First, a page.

The cases suggest academies may not have the same legal obligations to children with special needs as maintained schools. While parents of children with special needs have the right to appeal against a decision at any other school, lawyers are concerned that academies can turn them away with no recourse. The legal cases could have widespread implications as more than half of secondaries in England are now academies.
There are up to 30 cases of children with special needs who have been refused an academy place, according to Ipsea, the special needs advice service. Eight involve Mossbourne which was one of the first academies and has won praise from both Labour and the Tories for its pupils’ achievement. After last year’s A-level results, seven pupils from the school won places at Cambridge.
The Learning Trust, which manages education in Hackney, refused to name Mossbourne in the boy’s statement, the document setting out a child’s needs and the help they should receive, including the name of the school they will attend. Such statements are given to children with the most severe special needs and 2.7% of schoolchildren in England have them.
While he is academically gifted – he already has GCSE Maths A* – his condition can make him unsteady on his feet. It also affects his ability at practical tasks such as using a ruler.
The boy’s mother, Sarah Creighton, said: “We said, ‘In what way can you possibly say [he] is going to interfere with the other children’s education?’ He’s top of the year in all his subjects, he’s got GCSE Maths A* already, he’s won the pan-Hackney debating challenge two years running, he’s a prefect and a reading mentor at his school. Obviously, I’m his mother, and I’m very, very proud of him. But I think I’m justifiably very proud of him.”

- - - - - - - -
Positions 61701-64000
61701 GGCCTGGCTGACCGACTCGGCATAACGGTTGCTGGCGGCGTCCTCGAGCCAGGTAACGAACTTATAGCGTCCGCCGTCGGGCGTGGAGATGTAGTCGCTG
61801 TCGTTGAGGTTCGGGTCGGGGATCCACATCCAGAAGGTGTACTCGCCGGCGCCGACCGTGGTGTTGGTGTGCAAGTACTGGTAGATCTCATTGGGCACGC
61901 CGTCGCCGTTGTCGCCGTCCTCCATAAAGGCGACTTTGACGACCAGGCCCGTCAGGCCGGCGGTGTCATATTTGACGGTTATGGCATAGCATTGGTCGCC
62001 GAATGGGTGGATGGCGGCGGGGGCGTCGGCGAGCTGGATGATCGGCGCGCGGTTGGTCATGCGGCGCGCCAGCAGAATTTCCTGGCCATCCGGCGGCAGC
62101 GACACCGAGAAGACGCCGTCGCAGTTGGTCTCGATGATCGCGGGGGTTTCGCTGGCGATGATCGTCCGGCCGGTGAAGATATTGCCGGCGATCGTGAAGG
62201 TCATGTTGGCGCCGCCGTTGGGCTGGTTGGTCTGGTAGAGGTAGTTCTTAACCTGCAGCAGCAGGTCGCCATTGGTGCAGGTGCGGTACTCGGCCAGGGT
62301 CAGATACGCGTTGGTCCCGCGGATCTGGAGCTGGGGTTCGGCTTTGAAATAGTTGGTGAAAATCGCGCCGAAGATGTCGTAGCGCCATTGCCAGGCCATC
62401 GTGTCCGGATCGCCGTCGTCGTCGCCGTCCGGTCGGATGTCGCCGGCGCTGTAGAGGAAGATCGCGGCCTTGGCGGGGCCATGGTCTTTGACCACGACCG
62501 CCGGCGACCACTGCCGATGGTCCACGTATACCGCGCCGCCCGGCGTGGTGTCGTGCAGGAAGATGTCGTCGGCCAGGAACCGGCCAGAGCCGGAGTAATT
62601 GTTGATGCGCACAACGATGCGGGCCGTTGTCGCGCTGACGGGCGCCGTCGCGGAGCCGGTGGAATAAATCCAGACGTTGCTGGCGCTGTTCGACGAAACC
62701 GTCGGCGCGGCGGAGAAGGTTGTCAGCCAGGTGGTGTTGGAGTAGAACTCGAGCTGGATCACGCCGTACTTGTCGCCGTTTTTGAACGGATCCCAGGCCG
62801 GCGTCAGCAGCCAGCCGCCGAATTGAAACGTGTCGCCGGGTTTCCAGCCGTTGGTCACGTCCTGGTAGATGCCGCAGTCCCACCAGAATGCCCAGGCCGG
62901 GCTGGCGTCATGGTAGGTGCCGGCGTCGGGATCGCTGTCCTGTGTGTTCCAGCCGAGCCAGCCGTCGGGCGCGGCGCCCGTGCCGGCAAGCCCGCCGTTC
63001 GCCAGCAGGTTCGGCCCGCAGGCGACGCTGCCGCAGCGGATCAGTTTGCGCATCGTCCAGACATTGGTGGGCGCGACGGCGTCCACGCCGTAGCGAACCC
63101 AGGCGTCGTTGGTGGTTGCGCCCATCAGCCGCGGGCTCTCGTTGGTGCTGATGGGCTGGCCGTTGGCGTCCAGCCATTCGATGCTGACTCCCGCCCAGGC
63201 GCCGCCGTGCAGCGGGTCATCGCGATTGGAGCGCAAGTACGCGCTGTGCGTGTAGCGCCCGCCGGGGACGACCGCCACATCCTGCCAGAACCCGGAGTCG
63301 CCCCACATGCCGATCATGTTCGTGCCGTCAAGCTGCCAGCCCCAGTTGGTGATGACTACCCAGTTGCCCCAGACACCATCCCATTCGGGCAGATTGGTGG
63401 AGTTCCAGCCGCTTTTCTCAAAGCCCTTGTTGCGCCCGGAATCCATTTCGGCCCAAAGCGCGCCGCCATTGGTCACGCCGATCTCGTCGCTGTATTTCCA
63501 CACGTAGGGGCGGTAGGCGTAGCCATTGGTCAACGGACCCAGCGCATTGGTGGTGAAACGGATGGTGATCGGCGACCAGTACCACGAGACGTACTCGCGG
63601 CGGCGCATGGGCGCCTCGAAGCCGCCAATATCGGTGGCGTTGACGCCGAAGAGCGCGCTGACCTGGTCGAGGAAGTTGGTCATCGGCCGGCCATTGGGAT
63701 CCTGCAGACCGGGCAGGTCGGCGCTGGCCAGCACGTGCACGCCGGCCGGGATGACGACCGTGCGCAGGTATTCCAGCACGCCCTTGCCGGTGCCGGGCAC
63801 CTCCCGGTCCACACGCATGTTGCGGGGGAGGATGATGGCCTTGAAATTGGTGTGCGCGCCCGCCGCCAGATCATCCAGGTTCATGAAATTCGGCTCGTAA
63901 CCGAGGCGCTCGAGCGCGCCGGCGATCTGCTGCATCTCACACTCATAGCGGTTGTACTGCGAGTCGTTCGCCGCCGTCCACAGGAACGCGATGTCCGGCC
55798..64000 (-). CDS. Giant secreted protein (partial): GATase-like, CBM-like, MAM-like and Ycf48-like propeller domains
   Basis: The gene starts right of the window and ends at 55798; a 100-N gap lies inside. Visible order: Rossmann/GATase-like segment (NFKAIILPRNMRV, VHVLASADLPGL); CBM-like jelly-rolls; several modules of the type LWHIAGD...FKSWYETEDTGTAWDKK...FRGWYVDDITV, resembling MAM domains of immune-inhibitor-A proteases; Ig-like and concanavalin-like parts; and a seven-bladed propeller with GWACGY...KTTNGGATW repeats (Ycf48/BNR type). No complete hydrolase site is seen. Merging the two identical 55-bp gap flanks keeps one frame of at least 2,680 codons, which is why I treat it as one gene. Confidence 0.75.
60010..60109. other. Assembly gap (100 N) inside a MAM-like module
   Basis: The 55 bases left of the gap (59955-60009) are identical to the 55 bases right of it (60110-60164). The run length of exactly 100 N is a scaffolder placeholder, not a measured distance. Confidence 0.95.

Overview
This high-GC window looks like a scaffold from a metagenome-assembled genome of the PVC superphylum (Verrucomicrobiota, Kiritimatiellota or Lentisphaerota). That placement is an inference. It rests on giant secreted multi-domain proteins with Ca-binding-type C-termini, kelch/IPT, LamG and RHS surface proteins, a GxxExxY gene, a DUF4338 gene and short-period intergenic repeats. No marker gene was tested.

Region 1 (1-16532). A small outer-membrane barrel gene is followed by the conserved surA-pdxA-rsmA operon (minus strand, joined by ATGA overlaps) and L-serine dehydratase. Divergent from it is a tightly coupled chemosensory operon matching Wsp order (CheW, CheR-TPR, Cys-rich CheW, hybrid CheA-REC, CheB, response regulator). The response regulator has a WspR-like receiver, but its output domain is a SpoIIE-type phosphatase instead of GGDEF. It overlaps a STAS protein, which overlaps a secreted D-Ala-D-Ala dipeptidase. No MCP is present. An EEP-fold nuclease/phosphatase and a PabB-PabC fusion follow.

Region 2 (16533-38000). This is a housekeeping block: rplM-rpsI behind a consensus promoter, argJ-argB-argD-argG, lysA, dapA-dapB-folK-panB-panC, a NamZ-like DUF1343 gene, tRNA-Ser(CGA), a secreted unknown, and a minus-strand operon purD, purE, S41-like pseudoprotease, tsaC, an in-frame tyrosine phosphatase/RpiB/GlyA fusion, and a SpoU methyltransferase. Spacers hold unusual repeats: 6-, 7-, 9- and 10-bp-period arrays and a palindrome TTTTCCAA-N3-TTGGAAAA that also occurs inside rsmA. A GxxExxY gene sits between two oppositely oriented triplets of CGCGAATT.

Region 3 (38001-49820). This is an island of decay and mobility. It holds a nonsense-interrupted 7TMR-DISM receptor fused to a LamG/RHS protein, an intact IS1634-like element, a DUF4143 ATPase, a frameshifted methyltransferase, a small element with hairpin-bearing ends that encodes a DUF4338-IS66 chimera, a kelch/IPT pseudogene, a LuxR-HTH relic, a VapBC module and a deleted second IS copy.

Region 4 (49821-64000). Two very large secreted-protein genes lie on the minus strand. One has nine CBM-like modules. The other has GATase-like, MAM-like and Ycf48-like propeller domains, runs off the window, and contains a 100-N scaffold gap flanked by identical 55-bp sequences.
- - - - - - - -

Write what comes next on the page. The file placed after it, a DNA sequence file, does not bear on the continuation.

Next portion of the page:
The family’s lawyers say Mossbourne has refused to accept that the Sspecial educational needs tribunal – a court which hears school place appeals by parents of children with such needs – should hear the case. They say the school claimed it was not governed by legislation for state schools but only by its funding agreement with the education secretary.
The Learning Trust applied successfully to have the case struck out but the family has lodged an appeal to a higher court.
Elaine Maxwell, a partner at Maxwell Gillott solicitors, for the family, said: “The academy may have good grounds for refusing to take a particular child in an individual case, … but that should be an argument they make before a tribunal – they shouldn’t have it struck out before they get there.
“When you get a school saying it’s full, that’s not an end to it. The child or his parents should be able to say: does our disadvantage outweigh the disadvantage to other children? There’s a balancing act that has to be struck.”